Angela Morgan Exhibition this Saturday Submitted by Artym Gallery Painter Angela Morgan has had a strong presence in Invermere over the last 16 years. Her art began adorning the walls of the Artym Gallery in 2013. Ms. Morgan’s work is snapped up by a growing community of collectors and admirers from all over the world. This March a new venue is also showing Ms. Morgan’s work in the Columbia Valley, the Artym Gallery has opened a second location in Panorama Mountain Resort beginning this ski season. “Angela Morgan Exhibition” starts on Saturday March 16th, 10- 5:30 p.m., and Ms. Morgan will be present at the Panorama gallery for the opening of her exhibition from 3 -5:30. This exhibition will contain new works featuring skiing, winter sports, après cocktails, snowball fights, lift lines…and some new paintings to lead us into spring activities. Regardless of the topic, all of Ms. Morgan’s works invoke some sort of nostalgia, whether it’s from recent après after the days runs, watching the zaniness at the chair lifts, or memories of snowball fights as a youth; they all put a smile on your face. The Artym Gallery - Panorama location is situated in the Tamarack Lodge main building just 20 steps past Mountain Outfitters (formerly Lusti’s). The exhibition continues until March 21st, and of course all images will be on the Artym Gallery website (artymgallery.com).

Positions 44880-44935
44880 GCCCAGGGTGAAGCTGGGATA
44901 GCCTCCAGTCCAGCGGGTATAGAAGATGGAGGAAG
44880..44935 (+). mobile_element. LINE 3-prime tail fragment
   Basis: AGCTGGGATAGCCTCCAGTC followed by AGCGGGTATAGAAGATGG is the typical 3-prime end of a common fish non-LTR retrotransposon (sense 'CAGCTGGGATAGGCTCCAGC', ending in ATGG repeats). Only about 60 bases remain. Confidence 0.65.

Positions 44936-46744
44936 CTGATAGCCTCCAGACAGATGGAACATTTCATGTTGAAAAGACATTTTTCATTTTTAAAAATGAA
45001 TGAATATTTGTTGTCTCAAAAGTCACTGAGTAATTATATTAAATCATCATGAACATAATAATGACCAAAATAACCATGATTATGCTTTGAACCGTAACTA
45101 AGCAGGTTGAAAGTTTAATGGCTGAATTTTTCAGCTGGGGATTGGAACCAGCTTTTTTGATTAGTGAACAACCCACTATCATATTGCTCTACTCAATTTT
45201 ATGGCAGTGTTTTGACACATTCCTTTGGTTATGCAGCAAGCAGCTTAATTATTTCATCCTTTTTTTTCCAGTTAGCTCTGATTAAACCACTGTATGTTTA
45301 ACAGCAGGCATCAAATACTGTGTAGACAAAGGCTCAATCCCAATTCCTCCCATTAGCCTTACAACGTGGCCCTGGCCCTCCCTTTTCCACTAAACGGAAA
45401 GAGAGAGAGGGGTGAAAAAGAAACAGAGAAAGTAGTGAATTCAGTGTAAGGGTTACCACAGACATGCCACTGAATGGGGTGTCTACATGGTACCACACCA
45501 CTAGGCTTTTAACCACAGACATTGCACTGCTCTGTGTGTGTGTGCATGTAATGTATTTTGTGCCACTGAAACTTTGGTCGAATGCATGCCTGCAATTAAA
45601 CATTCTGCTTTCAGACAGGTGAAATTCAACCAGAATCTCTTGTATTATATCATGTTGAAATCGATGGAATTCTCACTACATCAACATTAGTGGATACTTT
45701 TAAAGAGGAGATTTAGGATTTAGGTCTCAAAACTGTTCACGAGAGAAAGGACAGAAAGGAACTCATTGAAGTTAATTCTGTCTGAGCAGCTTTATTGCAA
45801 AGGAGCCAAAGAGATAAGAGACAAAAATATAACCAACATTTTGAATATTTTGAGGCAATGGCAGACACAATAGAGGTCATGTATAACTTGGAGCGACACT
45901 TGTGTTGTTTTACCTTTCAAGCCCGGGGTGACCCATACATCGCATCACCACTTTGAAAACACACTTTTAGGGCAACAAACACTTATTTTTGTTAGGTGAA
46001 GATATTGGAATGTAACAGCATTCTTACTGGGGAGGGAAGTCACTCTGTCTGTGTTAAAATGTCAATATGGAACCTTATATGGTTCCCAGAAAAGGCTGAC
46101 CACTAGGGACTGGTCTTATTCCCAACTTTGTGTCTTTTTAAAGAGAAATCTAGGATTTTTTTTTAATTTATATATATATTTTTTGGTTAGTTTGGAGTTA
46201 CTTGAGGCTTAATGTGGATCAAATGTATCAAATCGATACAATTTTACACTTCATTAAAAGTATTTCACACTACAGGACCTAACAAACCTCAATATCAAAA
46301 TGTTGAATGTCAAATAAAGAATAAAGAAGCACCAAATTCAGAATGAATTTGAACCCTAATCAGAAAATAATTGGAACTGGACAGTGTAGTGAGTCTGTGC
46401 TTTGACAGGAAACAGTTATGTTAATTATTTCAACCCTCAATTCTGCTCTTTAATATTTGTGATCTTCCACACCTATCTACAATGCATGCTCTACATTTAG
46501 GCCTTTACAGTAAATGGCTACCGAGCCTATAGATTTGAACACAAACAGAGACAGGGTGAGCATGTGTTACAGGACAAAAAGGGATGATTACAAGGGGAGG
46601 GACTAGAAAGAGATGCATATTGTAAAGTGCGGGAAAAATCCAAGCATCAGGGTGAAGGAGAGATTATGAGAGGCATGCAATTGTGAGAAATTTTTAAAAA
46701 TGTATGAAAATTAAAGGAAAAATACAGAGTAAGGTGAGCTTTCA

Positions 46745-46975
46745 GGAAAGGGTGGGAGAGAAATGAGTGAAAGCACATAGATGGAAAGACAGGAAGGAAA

Angela Morgan will be in attendance at the opening of her new exhibition at Artym’s Panorama gallery.

Angela Morgan Exhibition

at the Artym Gallery PANORAMA Location Saturday March 16th, 10 am - 5:30 pm with Angela in Attendance, 3 pm - 5:30 pm Exhibition continues until March 21st